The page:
In his book, Graham focuses on the contacts between two of the 19 hijackers, Khalid Almihdhar and Nawaf Alhazmi, and a Saudi man named Omar al-Bayoum, based in San Diego. Citing an FBI assessment, Graham claims that Bayoumi was a Saudi intelligence agent in charge of monitoring Saudi students.
Shortly after the two men flew into Los Angeles after attending what American officials believe was a key planning meeting in Malaysia, Bayoumi drove from San Diego to Los Angeles. He first went to the Saudi consulate to meet with an official named Fahad al-Thumairy, who was later deported for terrorism-related activities. Bayoumi then went to have lunch in a Middle Eastern restaurant where he allegedly ran into Almihdhar and Alhazmi by accident.
After that luncheon, Bayoumi took the two men under his wing, putting them in contact with people who helped them obtain phony Social Security numbers and driver's licenses, as well as bank accounts on which they would receive several thousand dollars to pay for their flight training.
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Graham notes that Bayoumi's salary almost doubled after the two men's arrival, despite the fact that he did not show up for work at the aviation company that employed him — a subcontractor of the government-controlled Saudi civil aviation authority. He also said that Bayoumi had numerous phone conversations with Saudi officials after his encounter with the two men.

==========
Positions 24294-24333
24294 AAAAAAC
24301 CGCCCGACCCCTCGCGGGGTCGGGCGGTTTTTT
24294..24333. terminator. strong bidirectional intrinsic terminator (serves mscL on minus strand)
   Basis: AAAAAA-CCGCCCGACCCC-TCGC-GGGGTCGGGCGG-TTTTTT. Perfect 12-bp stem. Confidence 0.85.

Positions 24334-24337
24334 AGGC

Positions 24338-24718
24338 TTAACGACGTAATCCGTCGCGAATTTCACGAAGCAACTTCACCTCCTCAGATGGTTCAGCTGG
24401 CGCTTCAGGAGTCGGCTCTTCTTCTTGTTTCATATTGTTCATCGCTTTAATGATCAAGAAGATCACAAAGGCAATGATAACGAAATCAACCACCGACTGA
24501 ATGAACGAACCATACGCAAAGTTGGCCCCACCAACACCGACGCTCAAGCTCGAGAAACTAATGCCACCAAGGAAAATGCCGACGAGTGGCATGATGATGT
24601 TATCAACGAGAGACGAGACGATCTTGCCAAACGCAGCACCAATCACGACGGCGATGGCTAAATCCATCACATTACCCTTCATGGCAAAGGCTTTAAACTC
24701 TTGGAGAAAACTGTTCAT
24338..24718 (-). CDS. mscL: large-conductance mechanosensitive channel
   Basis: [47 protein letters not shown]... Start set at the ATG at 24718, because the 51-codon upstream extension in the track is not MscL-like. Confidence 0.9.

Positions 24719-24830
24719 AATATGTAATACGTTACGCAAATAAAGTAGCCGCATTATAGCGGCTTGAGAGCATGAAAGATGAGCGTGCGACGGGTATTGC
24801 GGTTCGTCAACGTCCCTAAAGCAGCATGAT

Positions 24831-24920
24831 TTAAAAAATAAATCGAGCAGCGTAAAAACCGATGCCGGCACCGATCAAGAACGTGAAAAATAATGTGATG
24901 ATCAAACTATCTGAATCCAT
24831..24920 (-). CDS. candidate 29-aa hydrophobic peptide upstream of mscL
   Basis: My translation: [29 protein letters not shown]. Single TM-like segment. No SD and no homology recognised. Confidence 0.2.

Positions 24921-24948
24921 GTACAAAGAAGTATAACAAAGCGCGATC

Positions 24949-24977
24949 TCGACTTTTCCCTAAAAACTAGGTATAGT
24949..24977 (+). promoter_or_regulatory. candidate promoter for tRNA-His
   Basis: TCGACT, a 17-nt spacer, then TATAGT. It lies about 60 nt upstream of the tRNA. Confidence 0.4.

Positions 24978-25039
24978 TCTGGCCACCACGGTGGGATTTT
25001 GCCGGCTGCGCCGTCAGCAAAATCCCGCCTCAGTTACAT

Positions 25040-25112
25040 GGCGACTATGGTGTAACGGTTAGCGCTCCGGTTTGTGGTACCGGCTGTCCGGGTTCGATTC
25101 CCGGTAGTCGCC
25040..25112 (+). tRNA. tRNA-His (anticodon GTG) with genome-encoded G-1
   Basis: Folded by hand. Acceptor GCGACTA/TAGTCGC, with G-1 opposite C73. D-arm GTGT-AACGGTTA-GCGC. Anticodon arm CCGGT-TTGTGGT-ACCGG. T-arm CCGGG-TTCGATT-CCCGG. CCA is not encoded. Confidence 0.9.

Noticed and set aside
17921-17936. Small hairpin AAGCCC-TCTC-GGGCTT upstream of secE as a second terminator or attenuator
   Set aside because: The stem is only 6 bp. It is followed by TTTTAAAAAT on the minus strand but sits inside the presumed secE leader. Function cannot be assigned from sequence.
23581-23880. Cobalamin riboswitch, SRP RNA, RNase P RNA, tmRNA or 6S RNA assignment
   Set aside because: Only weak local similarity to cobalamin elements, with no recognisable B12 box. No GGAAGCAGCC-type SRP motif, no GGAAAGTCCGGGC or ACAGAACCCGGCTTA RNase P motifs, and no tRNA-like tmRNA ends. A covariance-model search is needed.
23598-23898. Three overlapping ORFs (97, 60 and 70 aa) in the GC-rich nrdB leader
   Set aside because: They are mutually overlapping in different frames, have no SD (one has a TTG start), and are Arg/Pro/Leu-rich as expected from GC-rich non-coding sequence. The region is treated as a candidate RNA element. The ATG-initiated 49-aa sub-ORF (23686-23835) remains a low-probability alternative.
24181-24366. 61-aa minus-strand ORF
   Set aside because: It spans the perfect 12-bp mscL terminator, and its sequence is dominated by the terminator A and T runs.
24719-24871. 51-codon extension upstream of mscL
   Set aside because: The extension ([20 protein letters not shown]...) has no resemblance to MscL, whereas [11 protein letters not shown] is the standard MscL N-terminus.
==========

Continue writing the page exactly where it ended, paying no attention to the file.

Graham cites a CIA agent saying the evidence of Saudi support for the two men is "incontrovertible."
"Saudi Arabia had set up a structure for the purpose of surveillance of Saudis in America, which they made available to Al Qaeda to support at least these two terrorists," Graham said, adding that the FBI had only "lethargically" investigated whether such an infrastructure helped the remainder of the 9/11 group. The senator added that his conversations with the 9/11 staff gave him the impression that the commission relied heavily on an interview with Bayoumi to reach its conclusion.
Graham, whose congressional probe did not talk with Bayoumi, said he was not "too sanguine" about the 9/11 Commission's interview since it took place in Saudi Arabia, probably in the presence of local officials.
Bayoumi left for Britain shortly before the 9/11 attacks. Within three weeks, the FBI asked Scotland Yard to detain him, Graham said. However, the British authorities had to let him loose after no FBI agent showed up to interrogate him within a week, the maximum period they could hold a suspect without charges.
Saudis involved in 9/11? Well, we know for certain it wasn't the Iraqis, now don't we?